California Measure Fails to Create Green Jobs

    SACRAMENTO, Calif.—Three years after California voters passed a ballot measure to raise taxes on corporations and generate clean energy jobs by funding energy-efficiency projects in... Read more

  • A Chinese traffic police man wears a mask at a security checkpoint near the site of an explosion in northeastern China's Tianjin municipality Saturday, Aug. 15, 2015. New explosions and fire rocked the Chinese port city of Tianjin on Saturday, where one survivor was pulled out and authorities ordered evacuations within a 3-kilometer (1.8-mile) radius to clean up chemical contamination. (AP Photo/Ng Han Guan)

    China’s Air Problem Is Worse Than You Think

    The Chinese government is working hard to deal with its air, water, land, food-supply, and other sustainability challenges. So it’s a race between how hard... Read more

  • A black bear is seen at the Maine Willdlife Park in New Gloucester, Maine, on July 25, 2014. (AP Photo/Robert F. Bukaty, File)

    Add Black Bears to the List of Things Terrified of Drones

    It’s already an established fact that drones can be of great annoyance to humans: whether you’re the secret service, a California firefighter, or just a... Read more

  • 20150803-SolarEnergy-SamiraBouaou-3630

    Brooklyn Homeowner Tackles the Difficult Path to Solar

    NEW YORK—Michael O’Malley’s Ditmas Park Victorian home is loaded with old world character and charm, humble décor mixed with antique treasures. Built in the early 1900s,... Read more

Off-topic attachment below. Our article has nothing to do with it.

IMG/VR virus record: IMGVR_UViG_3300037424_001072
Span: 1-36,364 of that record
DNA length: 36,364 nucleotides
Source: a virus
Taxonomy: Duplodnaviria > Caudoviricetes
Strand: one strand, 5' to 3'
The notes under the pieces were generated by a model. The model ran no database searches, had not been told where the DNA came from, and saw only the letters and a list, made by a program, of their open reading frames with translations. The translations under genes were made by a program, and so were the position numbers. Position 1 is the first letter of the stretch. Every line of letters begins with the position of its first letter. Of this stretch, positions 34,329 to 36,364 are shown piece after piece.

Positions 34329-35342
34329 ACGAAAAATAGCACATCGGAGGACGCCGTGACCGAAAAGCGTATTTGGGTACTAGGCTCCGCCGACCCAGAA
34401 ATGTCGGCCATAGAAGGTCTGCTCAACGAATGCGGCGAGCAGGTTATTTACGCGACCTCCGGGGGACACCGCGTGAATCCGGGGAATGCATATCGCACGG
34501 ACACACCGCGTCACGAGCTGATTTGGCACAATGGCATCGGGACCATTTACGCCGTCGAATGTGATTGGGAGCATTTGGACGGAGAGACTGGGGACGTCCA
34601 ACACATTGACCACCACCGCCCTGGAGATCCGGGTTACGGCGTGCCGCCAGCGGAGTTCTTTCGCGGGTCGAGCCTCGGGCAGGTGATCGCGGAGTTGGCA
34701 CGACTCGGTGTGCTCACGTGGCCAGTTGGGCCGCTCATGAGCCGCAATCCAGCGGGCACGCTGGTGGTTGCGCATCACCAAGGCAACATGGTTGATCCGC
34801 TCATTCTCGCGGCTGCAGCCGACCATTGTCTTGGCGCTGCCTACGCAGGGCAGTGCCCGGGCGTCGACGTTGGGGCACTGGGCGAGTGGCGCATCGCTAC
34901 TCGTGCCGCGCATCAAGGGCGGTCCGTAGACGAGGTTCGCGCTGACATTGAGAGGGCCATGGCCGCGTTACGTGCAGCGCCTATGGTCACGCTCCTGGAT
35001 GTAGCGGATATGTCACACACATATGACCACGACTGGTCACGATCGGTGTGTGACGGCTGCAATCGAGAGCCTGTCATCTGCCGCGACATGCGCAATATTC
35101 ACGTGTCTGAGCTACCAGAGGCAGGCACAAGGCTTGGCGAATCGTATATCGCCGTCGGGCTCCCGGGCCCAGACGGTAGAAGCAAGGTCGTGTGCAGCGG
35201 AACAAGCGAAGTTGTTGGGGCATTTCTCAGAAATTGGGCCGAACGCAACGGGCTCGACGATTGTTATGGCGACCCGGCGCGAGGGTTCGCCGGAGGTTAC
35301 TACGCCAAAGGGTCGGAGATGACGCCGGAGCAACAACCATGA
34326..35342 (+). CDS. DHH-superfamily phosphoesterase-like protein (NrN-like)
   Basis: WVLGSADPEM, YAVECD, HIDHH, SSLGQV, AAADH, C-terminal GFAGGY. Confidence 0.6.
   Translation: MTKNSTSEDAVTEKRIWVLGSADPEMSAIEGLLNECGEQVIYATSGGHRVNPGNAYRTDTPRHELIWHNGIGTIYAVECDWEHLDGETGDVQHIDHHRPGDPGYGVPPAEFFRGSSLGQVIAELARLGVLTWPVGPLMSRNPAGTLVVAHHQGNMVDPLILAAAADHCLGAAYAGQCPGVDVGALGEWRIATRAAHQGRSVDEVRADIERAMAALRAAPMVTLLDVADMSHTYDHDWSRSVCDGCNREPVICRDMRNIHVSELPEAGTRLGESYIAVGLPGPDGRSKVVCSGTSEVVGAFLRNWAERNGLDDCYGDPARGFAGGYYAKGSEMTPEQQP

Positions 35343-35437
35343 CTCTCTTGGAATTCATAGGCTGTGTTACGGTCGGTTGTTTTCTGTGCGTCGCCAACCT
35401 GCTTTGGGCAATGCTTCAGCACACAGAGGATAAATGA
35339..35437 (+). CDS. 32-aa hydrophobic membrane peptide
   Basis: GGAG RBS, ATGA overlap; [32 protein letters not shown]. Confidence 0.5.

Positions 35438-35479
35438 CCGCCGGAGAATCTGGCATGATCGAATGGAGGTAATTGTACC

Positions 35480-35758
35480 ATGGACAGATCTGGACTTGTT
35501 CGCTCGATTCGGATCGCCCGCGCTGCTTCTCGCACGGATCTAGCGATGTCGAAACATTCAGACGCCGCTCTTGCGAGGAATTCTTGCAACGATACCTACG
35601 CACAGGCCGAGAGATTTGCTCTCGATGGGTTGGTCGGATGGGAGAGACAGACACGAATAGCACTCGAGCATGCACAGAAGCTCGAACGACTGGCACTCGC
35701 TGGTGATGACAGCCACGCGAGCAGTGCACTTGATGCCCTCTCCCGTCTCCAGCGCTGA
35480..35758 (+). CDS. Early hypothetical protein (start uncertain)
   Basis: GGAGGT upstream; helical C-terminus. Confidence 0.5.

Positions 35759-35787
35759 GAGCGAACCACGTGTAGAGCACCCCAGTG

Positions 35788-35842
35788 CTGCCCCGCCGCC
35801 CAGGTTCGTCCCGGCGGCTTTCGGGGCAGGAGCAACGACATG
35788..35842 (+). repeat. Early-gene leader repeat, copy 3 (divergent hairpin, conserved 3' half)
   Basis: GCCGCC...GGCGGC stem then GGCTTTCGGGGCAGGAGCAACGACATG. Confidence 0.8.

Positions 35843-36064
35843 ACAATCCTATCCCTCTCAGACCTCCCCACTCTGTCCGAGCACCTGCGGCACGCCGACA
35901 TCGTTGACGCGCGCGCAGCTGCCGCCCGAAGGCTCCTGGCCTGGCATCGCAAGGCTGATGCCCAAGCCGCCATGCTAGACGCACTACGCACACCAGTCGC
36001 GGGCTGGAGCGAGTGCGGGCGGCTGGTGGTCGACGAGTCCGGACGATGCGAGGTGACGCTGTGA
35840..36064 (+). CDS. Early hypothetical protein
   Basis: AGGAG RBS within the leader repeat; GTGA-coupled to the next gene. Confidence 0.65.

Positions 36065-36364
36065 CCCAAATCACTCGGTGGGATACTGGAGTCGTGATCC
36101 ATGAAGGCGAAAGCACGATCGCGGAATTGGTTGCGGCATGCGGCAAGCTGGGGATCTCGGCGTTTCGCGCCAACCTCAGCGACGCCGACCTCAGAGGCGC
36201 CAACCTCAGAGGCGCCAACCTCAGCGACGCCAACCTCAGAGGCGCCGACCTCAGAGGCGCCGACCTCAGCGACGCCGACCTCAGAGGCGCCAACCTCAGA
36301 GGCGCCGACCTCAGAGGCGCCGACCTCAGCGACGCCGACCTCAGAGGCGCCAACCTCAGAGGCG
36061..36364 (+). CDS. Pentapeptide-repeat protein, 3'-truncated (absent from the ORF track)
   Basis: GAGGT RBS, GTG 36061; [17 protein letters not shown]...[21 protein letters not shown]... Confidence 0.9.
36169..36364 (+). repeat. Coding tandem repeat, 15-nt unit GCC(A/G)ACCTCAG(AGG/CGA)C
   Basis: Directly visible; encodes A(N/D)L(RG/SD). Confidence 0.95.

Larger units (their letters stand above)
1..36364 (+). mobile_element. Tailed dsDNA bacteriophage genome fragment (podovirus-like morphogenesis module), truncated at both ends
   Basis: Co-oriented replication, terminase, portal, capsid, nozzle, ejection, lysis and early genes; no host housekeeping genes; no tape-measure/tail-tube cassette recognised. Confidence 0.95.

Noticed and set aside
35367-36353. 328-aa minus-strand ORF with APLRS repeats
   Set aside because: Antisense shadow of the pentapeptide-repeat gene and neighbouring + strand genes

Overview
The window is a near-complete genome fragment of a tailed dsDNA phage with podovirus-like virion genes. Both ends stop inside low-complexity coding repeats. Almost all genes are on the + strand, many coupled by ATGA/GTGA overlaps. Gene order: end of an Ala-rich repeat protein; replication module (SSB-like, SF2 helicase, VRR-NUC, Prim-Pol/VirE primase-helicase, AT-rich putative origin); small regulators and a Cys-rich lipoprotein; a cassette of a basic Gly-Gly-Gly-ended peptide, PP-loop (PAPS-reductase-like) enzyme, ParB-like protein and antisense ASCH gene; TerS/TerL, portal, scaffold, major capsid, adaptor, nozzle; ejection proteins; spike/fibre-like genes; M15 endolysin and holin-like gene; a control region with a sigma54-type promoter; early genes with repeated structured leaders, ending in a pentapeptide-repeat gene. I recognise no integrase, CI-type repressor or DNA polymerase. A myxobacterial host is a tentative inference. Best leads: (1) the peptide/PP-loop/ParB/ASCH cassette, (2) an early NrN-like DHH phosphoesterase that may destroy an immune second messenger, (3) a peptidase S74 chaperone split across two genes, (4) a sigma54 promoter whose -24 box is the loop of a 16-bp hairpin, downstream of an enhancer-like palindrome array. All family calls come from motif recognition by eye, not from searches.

• One more California wildfire from last year: getting more dangerous and more expensive. (USFS Region 5/CC BY 2.0)

    From Smokey Bear to Climate Change: The Future of Wildland Fire Management

    Current conditions in the West demonstrate that our U.S. fire management system is struggling and approaching a state of crisis. Spending on fighting fires has... Read more

  • Krafla geothermal power plant in Iceland. Icelanders have been using geothermal energy for years. Now researchers may make it much more efficient. (Nameless86/iStock)

    Iceland Hits the Geothermal Jackpot. Is Japan Next?

    Iceland has been using geothermal energy to generate electricity for decades. In 2008, however, engineers discovered a reservoir of extremely hot water that has the... Read more

  • After Northern California fires like the Angora Fire in 2007, scientists are seeing species from drier, warmer areas increasingly taking over, says Jens Stevens. "It's a long process, but forest disturbance, be it thinning or wildfire, has the potential to hasten those shifts." (Steven Belcher/CC BY-SA 2.0)

    Wildfires Push Plants to Move North

    As California wildfires burn tree canopies and forest floors, plants commonly found in more southern areas of the western United States are moving in. For... Read more

  • FRAZIER PARK, CA - MAY 7: Dead and dying trees are seen in a forest stressed by historic drought conditions in Los Padres National Forest on May 7, 2015 near Frazier Park, California. According to an aerial survey conducted by the U.S. Forest Service in April, about 12 million trees have died in California forestlands in the past year because of extreme drought. The dead trees add to the flammability of a drying landscape that is increasingly threatened by large, intense wildfires. In some areas where extremely hot wildfires have occurred, as in the 437-square mile Cedar fire that burned across San Diego County in 2003, most trees have died and chaparral brush is displacing the forests and animals that rely upon them. The findings of the study were compared to similar surveys taken in July 2014. (Photo by David McNew/Getty Images)

    Extreme Droughts Weaken Trees’ Ability to Soak Up Carbon

    There’s a mystery inside trees upon which the fate of coastal cities, threatened by rising sea levels from climate change, may depend. Each year, the... Read more